We boarded the research vessel from the main dock, and cut through the clear, blue water towards the flats, a low level ecosystem characterized by mangrove trees, hosting many juvenile fish species including our juvenile lemon sharks. We anchored a ways off shore, to account for the outgoing tide, and started wading towards the stretch of beach on the right side of the entrance, where, on the left, an island created by the low tide bordered the stream of water steadily entering the greater ocean. We walked against this current, holding coolers, nets, and equipment overhead.
As the tide goes out of the flats, the water level gets very shallow and hot. So hot that all of the wildlife must move temporarily out of the flats and into the deeper water just outside of their cozy mangrove-protected home. We trekked against the current to the other entrance, where our job was to run through the flats, stomping and churning, chasing the lemon sharks into our trap at the other end. About 10 of us ran through the water, thigh deep most of the way, sometimes deeper, spanning the width of the outgoing water. We shouted encouragement to each other, needing to keep a steady pace so that we maintained an unbreakable line. It was a work out.
After about 30 minutes of this, we reached the stretch of water where our counterparts had already set up a net between island and shore. As soon as we entered this stretch, they hastily threw another net into the water behind us, closing off the section of water from escape. We were now stuck in the trap with the sharks.
There appeared to be about six juvenile lemon sharks in hot water with us – now we had to catch them. They gave us hand held nets, while the others attempted to chase them towards the ready mesh cloth. This was a difficult but time-sensitive task, as we had to catch and store each shark in a cooler before the tide started back in. After our unsuccessful attempts with the nets, the professionals took over, and had logged five out of the six sharks. We could feel the water changing direction as the tide turned, marking the rapid close of our expedition. We started back to the boat with the five sharks in coolers over head, while two research assistants made a last ditch effort to catch the sixth. Eventually, they were successful.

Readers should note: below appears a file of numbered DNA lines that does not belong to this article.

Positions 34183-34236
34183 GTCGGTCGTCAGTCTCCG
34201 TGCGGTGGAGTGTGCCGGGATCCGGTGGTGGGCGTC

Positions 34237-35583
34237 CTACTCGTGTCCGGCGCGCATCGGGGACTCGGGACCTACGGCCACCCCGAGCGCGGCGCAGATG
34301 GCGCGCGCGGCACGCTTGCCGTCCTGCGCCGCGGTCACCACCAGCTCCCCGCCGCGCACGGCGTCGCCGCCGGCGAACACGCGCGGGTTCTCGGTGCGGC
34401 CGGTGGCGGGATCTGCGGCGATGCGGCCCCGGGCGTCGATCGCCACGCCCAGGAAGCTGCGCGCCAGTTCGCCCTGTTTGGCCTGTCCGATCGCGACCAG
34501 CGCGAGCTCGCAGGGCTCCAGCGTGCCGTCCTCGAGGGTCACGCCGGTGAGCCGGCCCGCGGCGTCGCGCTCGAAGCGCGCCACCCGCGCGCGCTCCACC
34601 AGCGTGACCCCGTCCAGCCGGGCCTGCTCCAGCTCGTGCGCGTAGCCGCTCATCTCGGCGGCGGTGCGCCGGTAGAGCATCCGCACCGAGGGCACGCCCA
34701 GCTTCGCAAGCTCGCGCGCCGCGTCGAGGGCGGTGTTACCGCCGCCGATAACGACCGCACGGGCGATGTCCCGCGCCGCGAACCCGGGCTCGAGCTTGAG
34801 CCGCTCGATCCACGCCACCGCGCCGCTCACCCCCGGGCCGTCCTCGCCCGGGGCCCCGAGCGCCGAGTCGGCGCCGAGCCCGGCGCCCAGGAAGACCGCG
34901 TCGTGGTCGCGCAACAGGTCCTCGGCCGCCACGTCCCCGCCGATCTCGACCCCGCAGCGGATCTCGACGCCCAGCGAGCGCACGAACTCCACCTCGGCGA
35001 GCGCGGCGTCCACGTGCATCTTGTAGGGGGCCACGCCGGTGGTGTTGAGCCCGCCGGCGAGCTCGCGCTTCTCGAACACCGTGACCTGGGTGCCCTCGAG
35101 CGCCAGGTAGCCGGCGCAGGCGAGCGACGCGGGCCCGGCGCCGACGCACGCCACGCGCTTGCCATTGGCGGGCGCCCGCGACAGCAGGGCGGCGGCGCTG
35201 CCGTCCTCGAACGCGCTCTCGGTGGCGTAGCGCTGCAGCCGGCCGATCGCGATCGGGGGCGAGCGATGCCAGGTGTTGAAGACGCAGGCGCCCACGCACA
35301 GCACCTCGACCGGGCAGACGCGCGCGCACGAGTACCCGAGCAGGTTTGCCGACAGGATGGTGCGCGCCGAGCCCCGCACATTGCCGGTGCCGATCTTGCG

We arrived back to the Institute's dock just in time for dinner, but saw the lemon sharks to their temporary homes first. The Institute's researchers would be measuring the energy cost of their capture, and from there, calculating their daily energy budget in order to further assess their crucial ecological role.
Understanding the role that sharks play in their fragile, local marine ecosystems will help researchers understand the impact that their population declines will cause. This research-based evidence will help scientists influence policy and find solutions to prevent their decline and the concurrent demise of their ecosystems.
The next week we went back to visit the lemon sharks in their tanks. Four of them had already been tagged and released back into the flats, they kept one for study, and another one had died after capture, the energy expenditure being too great. In other words, we had scared it to death.